2781 Euclid Hts. Blvd., Cleveland Heights, 216-472-3636, bigdogtheater.com.
Sunday | 25
When Rich Guys Go Broke
Ever wonder what became of the Van Sweringen brothers — that is, after they built the Interurban Railroad, the Rapid Transit, and Terminal Tower, and accumulated land and railroad holdings of around $3 billion? Turns out, the Great Depression did them in. "They got way overextended," explains local historian Virginia Dawson. "When the stock market crashed in 1929, the writing was on the wall." Hanging in the balance, it turns out, was the fate of Shaker Heights, where the brothers had turned nearly 4,000 acres of farmland into one of the nation's first planned communities, where restrictive covenants and deed restrictions controlled the placement of every brick, shingle, and sidewalk. As the Vans sank, how would Shaker Heights survive? Dawson, who is writing a book on the city's history, reveals the answers today at the Shaker Heights Historical Society. Her talk is part of the exhibit Shaker Heights 1905-1930: The Selling of Peaceful Shaker Village, which continues through March 30 as part of the city's centennial celebration. The conversation begins at 4 p.m. Non-members pay $5, members pay nothing, and everyone has to make reservations by phone at the number below. — Cicora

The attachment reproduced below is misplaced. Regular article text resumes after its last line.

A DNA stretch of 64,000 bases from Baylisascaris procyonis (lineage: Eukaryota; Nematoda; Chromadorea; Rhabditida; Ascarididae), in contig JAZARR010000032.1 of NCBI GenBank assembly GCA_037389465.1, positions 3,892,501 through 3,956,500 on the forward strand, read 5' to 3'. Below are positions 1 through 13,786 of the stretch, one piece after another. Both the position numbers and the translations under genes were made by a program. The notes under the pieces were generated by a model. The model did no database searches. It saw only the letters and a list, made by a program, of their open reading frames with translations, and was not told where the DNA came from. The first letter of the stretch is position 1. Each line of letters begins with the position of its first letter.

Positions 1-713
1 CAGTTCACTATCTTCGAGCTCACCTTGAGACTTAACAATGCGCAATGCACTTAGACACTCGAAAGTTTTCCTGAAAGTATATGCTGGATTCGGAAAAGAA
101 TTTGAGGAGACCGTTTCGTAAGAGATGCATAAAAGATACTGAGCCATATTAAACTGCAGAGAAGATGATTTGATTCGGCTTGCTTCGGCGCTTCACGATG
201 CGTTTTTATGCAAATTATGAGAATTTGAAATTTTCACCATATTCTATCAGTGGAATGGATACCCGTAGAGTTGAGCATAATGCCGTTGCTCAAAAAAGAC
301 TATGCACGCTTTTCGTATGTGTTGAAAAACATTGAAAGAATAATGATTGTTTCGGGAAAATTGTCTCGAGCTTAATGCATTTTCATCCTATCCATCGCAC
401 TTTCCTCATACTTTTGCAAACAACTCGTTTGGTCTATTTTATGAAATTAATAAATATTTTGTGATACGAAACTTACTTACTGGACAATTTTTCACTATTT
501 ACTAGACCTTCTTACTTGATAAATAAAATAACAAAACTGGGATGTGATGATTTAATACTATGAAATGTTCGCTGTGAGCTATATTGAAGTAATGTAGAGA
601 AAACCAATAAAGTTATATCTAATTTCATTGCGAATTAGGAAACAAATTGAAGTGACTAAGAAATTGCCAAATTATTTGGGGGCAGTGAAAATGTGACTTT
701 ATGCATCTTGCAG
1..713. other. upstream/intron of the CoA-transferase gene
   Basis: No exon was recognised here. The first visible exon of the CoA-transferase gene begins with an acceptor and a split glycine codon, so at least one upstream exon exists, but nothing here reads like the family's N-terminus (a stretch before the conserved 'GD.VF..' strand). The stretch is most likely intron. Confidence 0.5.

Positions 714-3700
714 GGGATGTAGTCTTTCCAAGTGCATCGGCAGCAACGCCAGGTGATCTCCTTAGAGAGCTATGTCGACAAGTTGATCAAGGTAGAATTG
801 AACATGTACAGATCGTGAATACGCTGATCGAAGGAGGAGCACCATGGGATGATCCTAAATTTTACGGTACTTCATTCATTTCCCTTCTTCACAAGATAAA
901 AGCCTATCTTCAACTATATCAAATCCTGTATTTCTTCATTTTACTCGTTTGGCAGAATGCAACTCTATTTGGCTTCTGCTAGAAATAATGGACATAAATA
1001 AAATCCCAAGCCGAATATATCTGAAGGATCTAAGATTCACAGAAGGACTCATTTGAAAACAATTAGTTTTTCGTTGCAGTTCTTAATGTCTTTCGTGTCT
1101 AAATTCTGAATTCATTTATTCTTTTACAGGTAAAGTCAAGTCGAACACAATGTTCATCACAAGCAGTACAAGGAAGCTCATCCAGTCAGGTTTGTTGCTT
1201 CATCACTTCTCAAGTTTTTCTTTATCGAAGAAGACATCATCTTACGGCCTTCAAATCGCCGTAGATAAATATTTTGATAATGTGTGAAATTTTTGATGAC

16740 South Park Blvd., Shaker Heights, 216-921-1201, shakerhistory.org.
Welcome to the Club
It's Romanian Night at Roma
Thumping techno, writhing belly dancers, and Euro videos? Yup, it's just another Sunday night at Club Roma, producer Franco Bucci's weekly international dance party. Bucci founded the "club within a club" back in 2004. "I felt there was a large void in the area's entertainment. We had nothing for an international audience," he says. While it has had several homes in its lifetime, Club Roma has been happening at Drop, in the Warehouse District, since August 2011. A DJ spins the tunes, and sometimes a percussionist joins in. Belly dancers and the occasional burlesque troupe provide live entertainment, and the everyone-is-welcome crowd consists mostly of Central and Eastern Europeans. Turns out tonight is Romanian Night, featuring all of the above but with a Romanian twist — including a gypsy belly dancer. Doors open at 9 p.m., the belly dancing begins at 11 p.m., "and then the music gets louder and the energy level soars." There's no cover charge. Check them out on Facebook. — Cicora
1392 West Sixth St.
Monday | 26
Good for You
Blankets for Burritos